Monday, February 22, 2016

February 2016 issue of the Bulletin of the EATCS

I am happy to inform you that the 118th issue of the EATCS Bulletin is now available online at, featuring, amongst others:

- "Computational Aspects of Packing Problems", by Helmut Alt
- "Catalytic computation", by Michal Koucký
- "Fault-Tolerant Logical Network Structures", by Merav Parter
- "Bringing Informatics Concepts to Children Through Solving Short Tasks", by Valentina Dagiene
- "Viewpoints on “Logic activities in Europe”, twenty years later", by Luca Aceto, Thomas A. Henzinger, Joost-Pieter Katoen, Wolfgang Thomas, Moshe Y. Vardi.

You can download a pdf with the printed version of the bulletin from
Many thanks to the column editors, the authors of the contributions, Kazuo Iwama, the editor in chief of the BEATCS, and Efi Chita at the EATCS Secretary Office for the enormous work they have put into producing this issue of the Bulletin. 

As usual, thanks to the support of the EATCS members, the Bulletin is freely accessible to everyone. Enjoy it!

Wednesday, February 17, 2016

EATCS Fellows class of 2016 named

The EATCS has recognized five of its members for their outstanding contributions to theoretical computer science by naming them as recipients of an EATCS fellowship. The EATCS Fellows for 2016 are:
  • Zoltán Ésik (University of Szeged, Hungary; for "contributions to the fields of automata and formal languages, iteration theories, algebra and logic in computer science, and in particular to their connections. He has been able to apply deep theorems of some area to problems of other fields, yielding particularly short, beautiful and mathematically concise proofs."
  • David Harel (Weizmann Institute of Science, Israel; for "fundamental contributions to program verification, database theory, and software engineering, as well as for exceptional merits as a writer and teacher. The Statecharts model has had profound impact on software and systems engineering."
  • Giuseppe F. Italiano (University of Rome Tor Vergata, Italy; for "fundamental contributions to the design and analysis of algorithms for solving theoretical and applied problems in graphs and massive data sets, and for his role in establishing the field of algorithm engineering."
  • Kurt Mehlhorn (Max-Planck-Institut für Informatik, Germany; for "his influential contribution to the whole field of algorithmics over the past decades. In addition to key theoretical contributions, he has brought basic research closer to practice."
  • Scott A. Smolka (Stony Brook University, USA; for "fundamental contributions to process algebra, model checking, probabilistic processes, runtime verification, and more recently for the successful application of most of these theories to cardiac-cell modelling and analysis."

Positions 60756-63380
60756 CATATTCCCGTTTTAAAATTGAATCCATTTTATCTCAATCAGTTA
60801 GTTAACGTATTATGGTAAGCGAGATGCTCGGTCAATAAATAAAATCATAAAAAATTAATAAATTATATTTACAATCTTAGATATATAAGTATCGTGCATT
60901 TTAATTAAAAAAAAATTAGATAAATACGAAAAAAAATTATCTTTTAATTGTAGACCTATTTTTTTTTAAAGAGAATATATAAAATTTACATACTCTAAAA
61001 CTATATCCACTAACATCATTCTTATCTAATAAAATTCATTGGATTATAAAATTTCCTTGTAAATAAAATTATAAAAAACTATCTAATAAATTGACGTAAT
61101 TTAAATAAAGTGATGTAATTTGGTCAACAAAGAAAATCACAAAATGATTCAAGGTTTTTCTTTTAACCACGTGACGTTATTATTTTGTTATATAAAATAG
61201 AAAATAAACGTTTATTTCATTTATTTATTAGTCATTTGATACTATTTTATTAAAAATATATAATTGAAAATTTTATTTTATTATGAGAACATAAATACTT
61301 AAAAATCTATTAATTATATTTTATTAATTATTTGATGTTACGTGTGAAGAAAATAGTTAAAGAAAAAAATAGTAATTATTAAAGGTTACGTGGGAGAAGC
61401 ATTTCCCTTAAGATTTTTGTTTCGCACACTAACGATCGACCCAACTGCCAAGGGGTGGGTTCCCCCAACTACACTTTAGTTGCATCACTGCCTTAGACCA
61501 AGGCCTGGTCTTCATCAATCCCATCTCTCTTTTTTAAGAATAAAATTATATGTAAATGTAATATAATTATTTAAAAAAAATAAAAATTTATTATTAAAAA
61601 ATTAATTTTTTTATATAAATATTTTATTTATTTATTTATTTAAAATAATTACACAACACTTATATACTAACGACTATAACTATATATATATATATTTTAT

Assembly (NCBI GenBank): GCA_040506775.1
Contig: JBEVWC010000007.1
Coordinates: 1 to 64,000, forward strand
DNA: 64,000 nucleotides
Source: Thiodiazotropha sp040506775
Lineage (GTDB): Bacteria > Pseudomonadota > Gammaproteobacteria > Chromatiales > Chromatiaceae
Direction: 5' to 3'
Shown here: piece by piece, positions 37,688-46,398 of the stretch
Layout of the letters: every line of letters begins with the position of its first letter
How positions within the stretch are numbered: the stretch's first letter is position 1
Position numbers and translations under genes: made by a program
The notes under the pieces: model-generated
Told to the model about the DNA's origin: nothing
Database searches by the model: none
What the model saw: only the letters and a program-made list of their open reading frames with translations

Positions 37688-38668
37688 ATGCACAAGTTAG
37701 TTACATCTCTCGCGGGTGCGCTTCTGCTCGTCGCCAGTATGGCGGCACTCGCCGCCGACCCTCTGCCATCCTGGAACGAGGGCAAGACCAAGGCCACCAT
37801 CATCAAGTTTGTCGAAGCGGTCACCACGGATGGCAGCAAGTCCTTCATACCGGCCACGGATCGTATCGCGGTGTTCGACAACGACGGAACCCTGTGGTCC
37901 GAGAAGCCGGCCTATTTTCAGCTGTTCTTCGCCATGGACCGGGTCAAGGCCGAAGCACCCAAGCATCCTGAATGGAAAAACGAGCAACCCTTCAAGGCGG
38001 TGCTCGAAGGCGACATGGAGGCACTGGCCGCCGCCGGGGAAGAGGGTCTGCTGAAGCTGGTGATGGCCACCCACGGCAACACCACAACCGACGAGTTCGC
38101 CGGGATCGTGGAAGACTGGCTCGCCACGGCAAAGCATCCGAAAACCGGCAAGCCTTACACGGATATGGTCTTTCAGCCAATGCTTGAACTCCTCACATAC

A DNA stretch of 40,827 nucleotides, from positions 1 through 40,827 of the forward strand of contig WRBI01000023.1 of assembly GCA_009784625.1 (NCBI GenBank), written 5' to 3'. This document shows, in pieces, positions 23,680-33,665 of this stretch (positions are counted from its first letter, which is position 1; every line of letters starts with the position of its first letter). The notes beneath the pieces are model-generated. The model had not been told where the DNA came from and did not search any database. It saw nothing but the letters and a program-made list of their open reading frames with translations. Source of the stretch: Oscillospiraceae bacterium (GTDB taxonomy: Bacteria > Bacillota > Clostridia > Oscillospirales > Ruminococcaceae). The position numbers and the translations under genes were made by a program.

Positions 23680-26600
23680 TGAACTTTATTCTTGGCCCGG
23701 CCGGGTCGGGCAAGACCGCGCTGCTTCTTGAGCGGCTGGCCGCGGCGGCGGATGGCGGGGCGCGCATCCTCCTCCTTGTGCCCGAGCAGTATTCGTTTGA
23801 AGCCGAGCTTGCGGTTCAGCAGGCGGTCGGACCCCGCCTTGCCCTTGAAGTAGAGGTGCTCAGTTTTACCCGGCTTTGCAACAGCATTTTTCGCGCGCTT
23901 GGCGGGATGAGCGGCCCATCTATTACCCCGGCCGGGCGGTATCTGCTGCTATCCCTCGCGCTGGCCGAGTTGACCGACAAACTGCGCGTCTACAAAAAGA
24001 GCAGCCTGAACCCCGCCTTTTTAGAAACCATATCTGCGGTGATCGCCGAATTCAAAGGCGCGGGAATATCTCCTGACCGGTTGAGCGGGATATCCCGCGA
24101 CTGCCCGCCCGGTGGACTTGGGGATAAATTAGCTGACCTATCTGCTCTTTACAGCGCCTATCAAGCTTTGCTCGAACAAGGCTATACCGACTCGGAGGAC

The aforementioned members of the EATCS were selected by the EATCS Fellow Selection Committee, after examining the nominations received from our research community. The EATCS Fellow Selection Committee for 2016 consisted of
  • Rocco De Nicola (IMT Lucca, Italy; chair),
  • Paul Goldberg (Oxford, UK),
  • Anca Muscholl (Bordeaux, France),
  • Dorothea Wagner (Karlsruhe, Germany) and
  • Roger Wattenhofer (ETH Zurich, CH).
The EATCS Fellows Program was established by the association  in 2014 to recognize outstanding EATCS members for their scientific achievements in the field of Theoretical Computer Science.

The EATCS is very proud to have the above-mentioned members of the association among its fellows.

The list of EATCS Fellows is available at

Tuesday, February 16, 2016

"Save Italian Research": A petition started by Giorgio Parisi

Giorgio Parisi, an eminent Italian physicist, has started a petition to put pressure on the Italian government to support Italian research adequately. Together with 68 colleagues, he has also written a letter published in Nature, which I copy-paste below from the site of the petition.

Readers of this blog might consider signing the petition.

Addendum: In a comment on this post, Giorgio Parisi invites everyone to sign the petition at Please do. Researchers working at Italian universities and research centres could do with your support. 

Letter to Nature by Parisi et al.

We call for the European Union to push governments into keeping their research funding above subsistence level. This will ensure that scientists from across Europe can compete for Horizon 2020 research funding, not just those from the United Kingdom, Germany and Scandinavia. Europe's research money is divided between the European Commission and national governments. The commission funds large, transnational collaborative networks in mostly applied areas of research, and the governments support small-scale, bottom-up science and their own strategic research programmes.